The scene goes off as planned. But the Wife is shocked to have actually wounded Votarius. Votarius dies. Anselmus emerges from the closet, believing his Wife to be chaste, and kills Leonella with the poisoned sword for lying to him and causing the death of his friend Votarius. Bellarius rushes down to avenge the death of Leonella. Anselmus and Bellarius fence. The Wife rushes between them and is accidentally killed. Both Bellarius and Anselmus are mortally wounded. Anselmus falls across the body of his Wife, still believing that she is chaste and true. He dies. Govianus enters, and Bellarius tells him what has happened and of the Wife's double-dealing. His confession brings Anselmus back to life long enough to renounce his strumpet Wife and die a little farther away from her. He and Bellarius both die.

Scene ii brings the Tyrant in with the corpse of his Lady, which is dressed in black and seated in a throne. The Tyrant calls for a face painter to come make the Lady look alive. A soldier ushers in Govianus disguised as a face painter. After Govianus restores the corpse to living color, the Tyrant kisses the corpse. But the make-up is poisoned and the Tyrant dies. The soldiers and courtiers run in, proclaim Govianus their true king, Helvetius is released from prison, and Govianus crowns the corpse his queen and swears always to be true to her memory. The Lady's body is borne back to its crypt followed by the Lady's ghost.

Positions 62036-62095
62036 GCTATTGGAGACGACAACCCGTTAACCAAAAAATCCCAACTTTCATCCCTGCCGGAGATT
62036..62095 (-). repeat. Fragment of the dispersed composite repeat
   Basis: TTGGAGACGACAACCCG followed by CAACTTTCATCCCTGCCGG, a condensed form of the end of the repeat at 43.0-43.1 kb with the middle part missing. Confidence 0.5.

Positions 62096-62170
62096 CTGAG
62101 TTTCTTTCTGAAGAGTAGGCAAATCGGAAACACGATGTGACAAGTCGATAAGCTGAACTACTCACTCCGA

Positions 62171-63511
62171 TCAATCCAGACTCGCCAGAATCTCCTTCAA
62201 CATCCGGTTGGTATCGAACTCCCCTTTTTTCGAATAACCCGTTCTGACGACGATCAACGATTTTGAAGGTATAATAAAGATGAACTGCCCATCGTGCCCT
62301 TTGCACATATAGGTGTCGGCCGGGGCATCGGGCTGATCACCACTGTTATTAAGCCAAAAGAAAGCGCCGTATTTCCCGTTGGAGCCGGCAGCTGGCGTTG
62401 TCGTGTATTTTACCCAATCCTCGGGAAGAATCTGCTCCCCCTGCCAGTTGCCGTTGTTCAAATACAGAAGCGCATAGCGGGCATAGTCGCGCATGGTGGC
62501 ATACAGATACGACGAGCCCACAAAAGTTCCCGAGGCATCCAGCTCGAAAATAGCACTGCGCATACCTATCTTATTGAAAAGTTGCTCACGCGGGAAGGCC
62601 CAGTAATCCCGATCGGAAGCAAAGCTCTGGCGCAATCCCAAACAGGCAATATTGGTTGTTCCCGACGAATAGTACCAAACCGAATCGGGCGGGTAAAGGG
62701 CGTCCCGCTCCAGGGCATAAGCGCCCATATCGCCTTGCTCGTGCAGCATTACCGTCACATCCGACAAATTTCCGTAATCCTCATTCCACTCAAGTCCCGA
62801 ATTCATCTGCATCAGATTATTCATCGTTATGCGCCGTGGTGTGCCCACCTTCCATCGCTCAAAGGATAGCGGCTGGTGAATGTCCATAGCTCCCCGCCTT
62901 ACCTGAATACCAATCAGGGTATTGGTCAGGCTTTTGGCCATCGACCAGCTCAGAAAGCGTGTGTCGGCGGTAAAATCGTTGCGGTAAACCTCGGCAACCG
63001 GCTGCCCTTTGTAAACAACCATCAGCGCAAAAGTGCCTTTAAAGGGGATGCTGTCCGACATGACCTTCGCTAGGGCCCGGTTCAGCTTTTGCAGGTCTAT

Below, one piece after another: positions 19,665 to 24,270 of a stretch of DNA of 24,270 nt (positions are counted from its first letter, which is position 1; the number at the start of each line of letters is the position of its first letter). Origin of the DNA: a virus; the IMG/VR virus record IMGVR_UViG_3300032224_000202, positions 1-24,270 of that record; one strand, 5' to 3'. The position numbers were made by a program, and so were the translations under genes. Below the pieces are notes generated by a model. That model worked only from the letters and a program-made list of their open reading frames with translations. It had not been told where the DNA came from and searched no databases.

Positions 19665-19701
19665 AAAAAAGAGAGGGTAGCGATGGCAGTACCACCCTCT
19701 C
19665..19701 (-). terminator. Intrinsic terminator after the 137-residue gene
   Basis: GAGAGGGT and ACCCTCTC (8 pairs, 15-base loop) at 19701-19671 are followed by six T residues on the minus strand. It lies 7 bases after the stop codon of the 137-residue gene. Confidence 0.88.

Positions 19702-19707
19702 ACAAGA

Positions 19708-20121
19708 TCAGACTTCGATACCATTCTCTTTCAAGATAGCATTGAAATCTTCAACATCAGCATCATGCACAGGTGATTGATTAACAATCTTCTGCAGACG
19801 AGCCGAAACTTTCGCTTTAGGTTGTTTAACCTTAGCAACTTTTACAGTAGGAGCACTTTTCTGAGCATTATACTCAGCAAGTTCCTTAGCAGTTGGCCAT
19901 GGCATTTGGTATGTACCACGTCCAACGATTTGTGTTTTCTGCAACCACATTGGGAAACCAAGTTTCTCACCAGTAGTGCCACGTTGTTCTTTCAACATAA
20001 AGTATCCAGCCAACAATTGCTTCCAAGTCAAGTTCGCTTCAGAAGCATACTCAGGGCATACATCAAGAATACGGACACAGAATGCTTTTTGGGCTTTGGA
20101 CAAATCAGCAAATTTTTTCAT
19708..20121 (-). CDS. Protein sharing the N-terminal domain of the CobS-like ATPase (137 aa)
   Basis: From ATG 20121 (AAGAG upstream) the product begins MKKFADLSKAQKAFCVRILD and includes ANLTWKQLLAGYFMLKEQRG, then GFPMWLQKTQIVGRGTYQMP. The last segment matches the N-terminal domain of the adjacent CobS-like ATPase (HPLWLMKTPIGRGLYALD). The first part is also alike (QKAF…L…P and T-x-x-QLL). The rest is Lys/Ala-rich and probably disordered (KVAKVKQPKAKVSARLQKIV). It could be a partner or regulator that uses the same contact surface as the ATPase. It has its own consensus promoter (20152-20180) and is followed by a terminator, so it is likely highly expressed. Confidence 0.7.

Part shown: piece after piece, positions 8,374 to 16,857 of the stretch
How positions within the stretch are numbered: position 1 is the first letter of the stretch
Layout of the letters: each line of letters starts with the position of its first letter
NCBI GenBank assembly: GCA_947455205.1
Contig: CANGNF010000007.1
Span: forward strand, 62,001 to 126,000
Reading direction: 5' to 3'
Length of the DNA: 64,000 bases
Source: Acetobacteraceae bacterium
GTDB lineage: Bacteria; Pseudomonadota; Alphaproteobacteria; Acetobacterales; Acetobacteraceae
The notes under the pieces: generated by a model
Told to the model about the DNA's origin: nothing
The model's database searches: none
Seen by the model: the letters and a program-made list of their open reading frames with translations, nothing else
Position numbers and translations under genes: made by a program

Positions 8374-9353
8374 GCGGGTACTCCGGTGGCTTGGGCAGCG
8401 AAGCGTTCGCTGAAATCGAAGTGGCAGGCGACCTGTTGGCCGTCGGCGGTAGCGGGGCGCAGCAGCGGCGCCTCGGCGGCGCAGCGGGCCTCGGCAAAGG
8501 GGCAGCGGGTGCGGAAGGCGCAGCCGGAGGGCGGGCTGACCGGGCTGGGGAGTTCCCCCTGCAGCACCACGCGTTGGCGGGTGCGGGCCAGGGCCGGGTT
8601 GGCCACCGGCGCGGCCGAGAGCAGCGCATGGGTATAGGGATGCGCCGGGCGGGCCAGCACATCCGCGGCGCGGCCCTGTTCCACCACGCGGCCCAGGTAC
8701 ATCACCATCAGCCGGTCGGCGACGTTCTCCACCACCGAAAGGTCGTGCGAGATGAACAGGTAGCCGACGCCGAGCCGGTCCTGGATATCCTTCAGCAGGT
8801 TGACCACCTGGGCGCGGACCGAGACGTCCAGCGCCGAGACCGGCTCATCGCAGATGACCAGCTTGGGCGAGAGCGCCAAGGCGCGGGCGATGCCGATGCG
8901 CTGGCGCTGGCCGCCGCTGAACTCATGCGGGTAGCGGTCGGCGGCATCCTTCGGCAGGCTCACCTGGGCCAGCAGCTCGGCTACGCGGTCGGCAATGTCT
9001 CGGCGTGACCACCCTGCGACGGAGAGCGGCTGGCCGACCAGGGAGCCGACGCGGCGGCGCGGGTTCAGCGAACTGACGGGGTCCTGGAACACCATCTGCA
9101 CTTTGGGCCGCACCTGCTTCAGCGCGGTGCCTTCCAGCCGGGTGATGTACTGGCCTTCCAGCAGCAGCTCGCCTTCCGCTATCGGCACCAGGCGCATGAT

Most of the characters are stock-types rather than individualized. So much so that some have no names of their own--"Tyrant," "Lady," "Wife." These generic names give the play a feeling of a morality or perhaps allegory.

The name Helvetius means "protestant." There may be some suggestion that the whole play is an allegory for the Church of England, though it does not hold up very well as such.

The Lady is something of a Christ figure, rising from her tomb to say she is not there. The Easter image is clear, but it is little more than an echo. To extend the allegory would require us to take the Tyrant to be not only the Pilate who put her there but also the divine hand that removed the body from its grave, not an apt analogy. She is purely good, self-sacrificing, and chaste.

The Wife is just the opposite of the Lady. She is easily seduced, self-centered, and chaste only in appearance.

Bellarius is humorously referred to as "long-nosed," the phallic connotations being patent.

Sophonirus is an odd character. Early in Act I he confides to the audience that he is a wittol--as Allwit is in Chaste Maid-but nothing is made of this information. Later, when sent to entreat the Lady to come to the Tyrant, he asks to be able to put his wife up as collateral against his success. The Tyrant may ravish her if Sophonirus doesn't get the Lady. The offer is refused, but what sort of fellow is this Sophonirus even to suggest such a guarantee?